Delta and Gunnison county are both on record stating that for an exchange of national forest oil and gas leases to go through, other important public lands in the area need to be removed from the possibility of future leasing to help ensure a balance of uses of public lands in the valley.
The industrialization that accompanies oil and gas drilling and fracking is a tough fit for our confined rural valley. But Delta and Gunnison counties have a real opportunity here. There are already over 70,000 acres of existing leases on national forest lands surrounding the exchange area and into the Muddy Creek drainage. The proposal to support the lease exchange only with the protection of many of the other, yet unleased public lands, as well as greater say over how development occurs where it does happen, offers a chance for communities to have more say over where and how this activity goes forward.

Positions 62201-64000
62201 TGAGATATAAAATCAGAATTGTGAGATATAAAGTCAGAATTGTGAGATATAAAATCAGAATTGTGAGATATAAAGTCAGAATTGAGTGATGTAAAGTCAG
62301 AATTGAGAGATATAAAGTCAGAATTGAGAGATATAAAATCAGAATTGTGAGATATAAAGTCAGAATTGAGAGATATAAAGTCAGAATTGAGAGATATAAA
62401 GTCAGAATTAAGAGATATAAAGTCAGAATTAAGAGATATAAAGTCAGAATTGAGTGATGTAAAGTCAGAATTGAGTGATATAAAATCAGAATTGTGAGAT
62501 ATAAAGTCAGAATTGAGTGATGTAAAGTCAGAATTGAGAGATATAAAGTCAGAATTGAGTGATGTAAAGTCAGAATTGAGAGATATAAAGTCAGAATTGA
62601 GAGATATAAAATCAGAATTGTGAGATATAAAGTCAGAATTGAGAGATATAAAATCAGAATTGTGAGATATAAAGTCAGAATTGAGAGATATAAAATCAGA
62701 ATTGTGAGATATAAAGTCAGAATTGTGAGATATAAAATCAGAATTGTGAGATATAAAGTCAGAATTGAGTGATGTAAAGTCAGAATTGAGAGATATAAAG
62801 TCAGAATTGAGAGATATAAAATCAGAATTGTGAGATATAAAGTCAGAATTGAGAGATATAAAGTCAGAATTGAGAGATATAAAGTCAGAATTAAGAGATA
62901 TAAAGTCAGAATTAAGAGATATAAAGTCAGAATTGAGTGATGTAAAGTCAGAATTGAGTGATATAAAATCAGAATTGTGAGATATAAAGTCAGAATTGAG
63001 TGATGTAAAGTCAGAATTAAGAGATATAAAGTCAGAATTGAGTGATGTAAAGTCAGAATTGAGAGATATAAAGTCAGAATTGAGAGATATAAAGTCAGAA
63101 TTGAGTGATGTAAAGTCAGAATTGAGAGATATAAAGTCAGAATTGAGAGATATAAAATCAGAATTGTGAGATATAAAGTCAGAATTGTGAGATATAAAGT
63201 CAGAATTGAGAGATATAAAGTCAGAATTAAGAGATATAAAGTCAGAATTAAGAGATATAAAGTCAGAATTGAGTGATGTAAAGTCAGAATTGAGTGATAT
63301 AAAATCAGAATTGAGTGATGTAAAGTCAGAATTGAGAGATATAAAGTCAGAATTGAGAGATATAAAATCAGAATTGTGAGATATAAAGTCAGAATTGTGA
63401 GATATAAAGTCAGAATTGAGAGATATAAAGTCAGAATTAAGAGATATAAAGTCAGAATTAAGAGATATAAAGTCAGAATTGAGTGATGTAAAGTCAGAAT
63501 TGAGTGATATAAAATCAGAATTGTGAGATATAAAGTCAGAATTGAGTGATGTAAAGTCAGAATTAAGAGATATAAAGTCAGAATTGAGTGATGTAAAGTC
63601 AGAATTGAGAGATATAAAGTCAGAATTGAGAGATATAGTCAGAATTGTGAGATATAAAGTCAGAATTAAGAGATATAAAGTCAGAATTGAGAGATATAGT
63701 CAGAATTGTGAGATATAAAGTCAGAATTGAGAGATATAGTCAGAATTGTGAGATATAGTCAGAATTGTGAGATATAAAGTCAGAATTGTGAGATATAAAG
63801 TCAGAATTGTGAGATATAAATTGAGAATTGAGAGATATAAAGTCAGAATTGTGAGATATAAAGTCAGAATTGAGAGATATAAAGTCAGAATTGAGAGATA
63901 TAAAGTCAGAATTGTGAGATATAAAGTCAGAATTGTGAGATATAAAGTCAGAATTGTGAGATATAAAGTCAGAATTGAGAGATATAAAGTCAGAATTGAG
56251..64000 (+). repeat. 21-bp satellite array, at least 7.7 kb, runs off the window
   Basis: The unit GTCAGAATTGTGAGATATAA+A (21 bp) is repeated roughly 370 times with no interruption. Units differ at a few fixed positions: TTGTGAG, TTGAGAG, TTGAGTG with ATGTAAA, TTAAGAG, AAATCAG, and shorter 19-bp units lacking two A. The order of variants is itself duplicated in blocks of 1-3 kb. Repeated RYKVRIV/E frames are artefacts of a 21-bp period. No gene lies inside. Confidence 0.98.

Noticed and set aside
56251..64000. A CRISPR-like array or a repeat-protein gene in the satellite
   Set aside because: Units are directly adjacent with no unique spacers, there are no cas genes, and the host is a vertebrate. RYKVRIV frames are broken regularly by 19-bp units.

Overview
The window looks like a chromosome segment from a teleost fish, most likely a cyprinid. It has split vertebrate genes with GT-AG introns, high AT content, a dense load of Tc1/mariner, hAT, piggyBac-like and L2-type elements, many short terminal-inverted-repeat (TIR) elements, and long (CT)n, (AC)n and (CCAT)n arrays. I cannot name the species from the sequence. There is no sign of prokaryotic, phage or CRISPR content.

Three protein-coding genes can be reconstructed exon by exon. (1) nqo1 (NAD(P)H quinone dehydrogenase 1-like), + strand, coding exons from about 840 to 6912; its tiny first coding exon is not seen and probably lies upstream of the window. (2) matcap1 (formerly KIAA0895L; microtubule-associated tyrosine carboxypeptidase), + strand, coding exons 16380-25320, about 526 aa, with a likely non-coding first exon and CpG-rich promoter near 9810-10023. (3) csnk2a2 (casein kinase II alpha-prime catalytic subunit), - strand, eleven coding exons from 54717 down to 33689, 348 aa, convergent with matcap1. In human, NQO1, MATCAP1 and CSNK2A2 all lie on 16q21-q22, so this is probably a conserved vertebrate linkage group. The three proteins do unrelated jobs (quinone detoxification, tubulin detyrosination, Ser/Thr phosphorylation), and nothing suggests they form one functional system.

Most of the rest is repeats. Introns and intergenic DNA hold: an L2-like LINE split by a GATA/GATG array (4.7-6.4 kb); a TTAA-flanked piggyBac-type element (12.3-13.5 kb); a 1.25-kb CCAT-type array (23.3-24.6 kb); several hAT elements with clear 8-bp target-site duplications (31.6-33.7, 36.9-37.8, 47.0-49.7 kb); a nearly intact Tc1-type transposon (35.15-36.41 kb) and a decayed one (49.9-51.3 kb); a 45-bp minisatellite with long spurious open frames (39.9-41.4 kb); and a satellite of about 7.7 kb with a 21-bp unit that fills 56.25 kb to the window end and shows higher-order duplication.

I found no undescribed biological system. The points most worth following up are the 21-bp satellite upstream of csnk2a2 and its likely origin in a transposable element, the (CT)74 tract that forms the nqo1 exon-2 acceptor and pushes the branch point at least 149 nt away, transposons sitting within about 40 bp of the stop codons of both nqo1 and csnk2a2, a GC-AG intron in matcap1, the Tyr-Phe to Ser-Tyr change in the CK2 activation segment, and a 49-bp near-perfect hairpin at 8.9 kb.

While less development is favorable, this proposal provides an opportunity to limit activity that is already nearly certain from spreading much further and to ensure that where it does occur, strong protections are in place under close community scrutiny.
So I want to THANK Delta and Gunnison counties for supporting our local communities and seeking to find a balance between oil and gas development on public lands with the many other resources and qualities for which these popular places are already favored and enjoyed. And I urge our congressional delegation to ignore the big money oil and gas lobby, and instead to listen to the people, communities and impacted residents of western Colorado.